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finished it, thank god. will paste the first bit.

From Legends of the Bengali Traveller: Part Four (2004, Banamali Naskar Publications)

10th November, 1871. A hill outside Ujiji on Lake Tanganyika, deepest Africa.

Famous scholar-explorer Henry Morton Stanley enters a tent, where he meets a dapper gentleman sipping tea and reading The Statesman.

‘Dr. Livingstone, I presume?’ he asks..

The gentleman puts down his newspaper and Stanley suddenly realizes that his brown skin is natural, and not the result of too much time spent in the sun.

‘It’s Dr. Lahiri, actually,’ he says. ‘Livingstone’s in that tent over there. May I tempt you with a biscuit, old chap?’

Dr. Lahiri of this tale, while exceptional, was by no means an aberration – the Bengali traveller is one of the hardiest species on the planet, and found in the unlikeliest places. Armed with map, muffler and monkey-cap, Bengalis rival even the Japanese in their endless quest to tread every inch of the world map and comment on how nothing is even remotely comparable to Calcutta.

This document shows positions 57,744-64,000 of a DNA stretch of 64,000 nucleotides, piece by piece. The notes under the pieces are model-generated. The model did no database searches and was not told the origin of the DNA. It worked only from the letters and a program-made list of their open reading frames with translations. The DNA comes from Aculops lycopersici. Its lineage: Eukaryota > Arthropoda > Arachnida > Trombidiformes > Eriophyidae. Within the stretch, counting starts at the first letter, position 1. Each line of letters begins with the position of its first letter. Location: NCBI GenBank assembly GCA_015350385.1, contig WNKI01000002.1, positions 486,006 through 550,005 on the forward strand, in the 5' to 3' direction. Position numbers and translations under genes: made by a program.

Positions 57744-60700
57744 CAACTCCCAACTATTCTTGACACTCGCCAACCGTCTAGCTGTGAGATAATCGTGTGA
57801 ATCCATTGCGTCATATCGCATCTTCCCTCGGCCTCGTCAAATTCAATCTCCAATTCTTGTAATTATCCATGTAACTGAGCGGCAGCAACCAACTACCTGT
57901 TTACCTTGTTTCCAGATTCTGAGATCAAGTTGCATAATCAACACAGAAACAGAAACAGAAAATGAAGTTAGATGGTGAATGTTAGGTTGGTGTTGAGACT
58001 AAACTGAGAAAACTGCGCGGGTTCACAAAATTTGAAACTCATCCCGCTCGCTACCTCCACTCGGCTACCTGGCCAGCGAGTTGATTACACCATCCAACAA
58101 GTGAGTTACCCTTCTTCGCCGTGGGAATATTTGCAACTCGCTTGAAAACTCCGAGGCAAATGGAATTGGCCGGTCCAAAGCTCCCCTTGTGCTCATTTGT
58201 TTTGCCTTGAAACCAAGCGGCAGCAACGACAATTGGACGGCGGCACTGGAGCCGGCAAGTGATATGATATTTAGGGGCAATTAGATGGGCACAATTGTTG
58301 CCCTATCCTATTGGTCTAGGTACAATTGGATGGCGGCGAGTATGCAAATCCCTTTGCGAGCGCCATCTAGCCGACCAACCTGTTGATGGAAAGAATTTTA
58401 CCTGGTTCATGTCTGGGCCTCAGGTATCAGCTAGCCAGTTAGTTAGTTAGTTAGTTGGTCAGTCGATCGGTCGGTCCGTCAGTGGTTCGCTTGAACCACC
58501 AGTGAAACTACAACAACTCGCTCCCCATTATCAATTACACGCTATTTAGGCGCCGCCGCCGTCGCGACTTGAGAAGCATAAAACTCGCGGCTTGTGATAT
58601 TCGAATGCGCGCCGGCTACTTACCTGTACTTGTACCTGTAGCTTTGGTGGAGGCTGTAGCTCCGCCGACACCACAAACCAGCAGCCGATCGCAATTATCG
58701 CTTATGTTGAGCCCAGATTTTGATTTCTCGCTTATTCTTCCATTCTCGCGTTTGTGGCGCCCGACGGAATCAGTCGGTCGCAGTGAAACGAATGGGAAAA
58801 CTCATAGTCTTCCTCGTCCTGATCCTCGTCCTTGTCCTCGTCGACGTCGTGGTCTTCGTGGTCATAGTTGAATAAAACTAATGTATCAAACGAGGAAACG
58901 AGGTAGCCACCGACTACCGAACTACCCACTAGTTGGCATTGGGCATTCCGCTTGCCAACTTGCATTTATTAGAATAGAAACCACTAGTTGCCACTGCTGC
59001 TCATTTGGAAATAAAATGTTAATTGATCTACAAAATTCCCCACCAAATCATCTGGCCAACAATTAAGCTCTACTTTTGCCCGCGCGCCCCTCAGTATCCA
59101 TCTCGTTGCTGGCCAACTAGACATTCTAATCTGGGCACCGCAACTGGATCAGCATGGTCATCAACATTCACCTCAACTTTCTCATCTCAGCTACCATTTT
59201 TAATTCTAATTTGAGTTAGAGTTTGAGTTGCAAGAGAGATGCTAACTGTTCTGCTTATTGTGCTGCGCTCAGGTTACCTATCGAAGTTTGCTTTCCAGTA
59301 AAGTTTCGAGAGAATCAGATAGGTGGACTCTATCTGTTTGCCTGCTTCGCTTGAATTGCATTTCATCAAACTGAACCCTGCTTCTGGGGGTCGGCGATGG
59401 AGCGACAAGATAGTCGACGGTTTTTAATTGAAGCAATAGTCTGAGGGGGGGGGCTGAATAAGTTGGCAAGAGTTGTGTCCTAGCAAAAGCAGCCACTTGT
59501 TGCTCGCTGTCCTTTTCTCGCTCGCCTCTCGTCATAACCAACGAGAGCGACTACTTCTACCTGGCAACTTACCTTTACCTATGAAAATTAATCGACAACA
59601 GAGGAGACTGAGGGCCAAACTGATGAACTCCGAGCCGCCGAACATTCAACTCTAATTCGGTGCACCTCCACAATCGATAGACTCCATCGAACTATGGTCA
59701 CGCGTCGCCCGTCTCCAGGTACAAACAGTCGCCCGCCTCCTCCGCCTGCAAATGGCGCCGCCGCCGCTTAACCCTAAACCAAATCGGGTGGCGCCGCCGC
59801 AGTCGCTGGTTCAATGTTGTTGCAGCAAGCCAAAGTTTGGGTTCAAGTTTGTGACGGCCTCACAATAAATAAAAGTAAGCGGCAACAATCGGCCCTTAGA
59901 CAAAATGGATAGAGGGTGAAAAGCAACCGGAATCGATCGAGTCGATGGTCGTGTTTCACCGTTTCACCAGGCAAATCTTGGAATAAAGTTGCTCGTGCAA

And the twin pillars of Bengali-traveller respectability, the shallow pools in which they make their first waddling forays before they swim the ocean of discovery, are Darjeeling and Puri. No Bengali is a true Bengali, let alone a traveller, unless he or she has set foot on these scenic spots.

I am, alas, a blot on the face of Bengal, but a humble, penitent blot trying to erase itself. I had been to neither of these must-visit spots before this trip – and I still cannot call myself a true Bong until I have made that trip to Darjeeling. But that is a tale for another day. Today’s saga is one of sun, sea and sand, of a sacred city in Orissa loved with an almost religious fervour through the centuries by generations of intrepid travelling Bengalis.


About Samit Basu

Novelist. Best known for fantasy and science fiction work. Most recently, The City Inside (Tordotcom)/Chosen Spirits (Simon and Schuster)


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Copyright (c) Samit Basu. Images copyright respective holders.
December 2004


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